Critical Context (Masterplots II: African American Literature)
Roots was Haley’s second book; he served as collaborator on The Autobiography of Malcolm X (1965). Roots appeared in condensed form in Reader’s Digest in 1975. The first work by an African American based on genealogical research, Roots was lauded, even before its publication as a full-length novel, as certain to become an American classic. The novel was both a financial and a critical success, receiving a special Pulitzer Prize and the National Book Award in 1977 and spawning the most popular television miniseries up to that time.
More important, the publication of Roots signaled a resurgence of the reading public’s interest in the African American oral tradition. Although the bulk of the book is a novelized account of the saga of Haley’s maternal family, the detailed explanation of his research methods and encounters at the end chronicles not only the American perpetuation of the oral tradition by an African American family but also the larger role the griots (African oral historians) played in this amalgam of fact and fiction. The griots are able to retell centuries of village and clan histories. They are living libraries of African history and lore. The griot’s history accurately corroborates the story of Kunta Kinte painstakingly handed down through seven generations in the United States.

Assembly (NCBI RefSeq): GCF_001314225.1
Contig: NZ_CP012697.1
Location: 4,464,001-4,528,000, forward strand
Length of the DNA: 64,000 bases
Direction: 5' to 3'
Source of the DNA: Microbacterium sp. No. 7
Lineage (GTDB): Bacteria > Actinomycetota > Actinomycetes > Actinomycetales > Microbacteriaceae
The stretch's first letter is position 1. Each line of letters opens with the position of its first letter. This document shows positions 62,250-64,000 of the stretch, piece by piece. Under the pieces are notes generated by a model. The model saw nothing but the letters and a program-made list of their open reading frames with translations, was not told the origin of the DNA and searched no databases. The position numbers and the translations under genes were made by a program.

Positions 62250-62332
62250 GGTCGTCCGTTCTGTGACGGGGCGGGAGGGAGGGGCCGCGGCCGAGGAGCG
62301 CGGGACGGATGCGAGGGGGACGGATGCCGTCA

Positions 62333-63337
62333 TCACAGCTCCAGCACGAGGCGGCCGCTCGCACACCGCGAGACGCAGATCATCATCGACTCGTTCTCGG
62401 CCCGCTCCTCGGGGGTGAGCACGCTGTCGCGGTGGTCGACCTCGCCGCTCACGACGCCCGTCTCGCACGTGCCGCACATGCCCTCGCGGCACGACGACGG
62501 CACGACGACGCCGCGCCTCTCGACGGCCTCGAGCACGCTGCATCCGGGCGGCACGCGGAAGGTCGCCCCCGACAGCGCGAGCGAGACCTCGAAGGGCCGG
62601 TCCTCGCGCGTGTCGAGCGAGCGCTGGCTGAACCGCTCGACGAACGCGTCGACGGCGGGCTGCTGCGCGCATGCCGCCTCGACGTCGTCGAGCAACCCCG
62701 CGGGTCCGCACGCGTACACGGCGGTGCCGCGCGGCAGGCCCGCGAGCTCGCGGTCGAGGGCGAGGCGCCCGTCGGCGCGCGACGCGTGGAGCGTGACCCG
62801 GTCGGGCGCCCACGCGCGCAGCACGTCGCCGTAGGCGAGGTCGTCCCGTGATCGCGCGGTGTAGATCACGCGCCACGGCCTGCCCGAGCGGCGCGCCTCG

Another important component of the novel is the vivid description of the early life of Kunta Kinte, based on extensive library and archival research. The novel almost singlehandedly dispelled the American notion of African life as depicted in Tarzan films and inferred by perusal of National Geographic. Haley himself admitted to having held these same popular erroneous conceptions of Africa.
It is the author’s desire that Roots as the “story of our people can help to alleviate the legacies of the fact that preponderantly the histories have been written by the winners.” In essence, by recapturing his family’s history through blending historical fact and fiction, Haley has, on a greater scale, retold the legacy of all Americans of African origin and recovered their cultural heritage, one that had been stripped away under slavery.